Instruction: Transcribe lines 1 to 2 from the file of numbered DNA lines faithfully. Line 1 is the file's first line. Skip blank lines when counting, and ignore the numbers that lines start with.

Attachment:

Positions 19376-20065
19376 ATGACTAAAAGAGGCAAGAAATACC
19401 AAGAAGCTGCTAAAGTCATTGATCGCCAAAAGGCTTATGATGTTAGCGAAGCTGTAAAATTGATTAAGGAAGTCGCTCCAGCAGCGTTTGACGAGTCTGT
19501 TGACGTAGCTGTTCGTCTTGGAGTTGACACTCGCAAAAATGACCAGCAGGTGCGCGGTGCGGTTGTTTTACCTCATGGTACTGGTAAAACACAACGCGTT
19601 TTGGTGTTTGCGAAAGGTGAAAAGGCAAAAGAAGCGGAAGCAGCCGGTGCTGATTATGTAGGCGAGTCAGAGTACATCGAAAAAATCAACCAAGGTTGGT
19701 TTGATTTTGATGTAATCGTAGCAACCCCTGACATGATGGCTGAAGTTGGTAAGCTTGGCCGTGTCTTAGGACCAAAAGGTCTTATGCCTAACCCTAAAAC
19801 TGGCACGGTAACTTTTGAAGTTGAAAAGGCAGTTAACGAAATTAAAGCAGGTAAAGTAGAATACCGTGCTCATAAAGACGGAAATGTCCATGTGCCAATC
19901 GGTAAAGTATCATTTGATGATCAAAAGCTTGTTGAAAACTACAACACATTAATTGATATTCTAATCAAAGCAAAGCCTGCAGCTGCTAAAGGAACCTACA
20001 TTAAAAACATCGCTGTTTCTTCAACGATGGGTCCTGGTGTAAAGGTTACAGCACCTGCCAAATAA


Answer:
Positions 19376-20065
19376 ATGACTAAAAGAGGCAAGAAATACC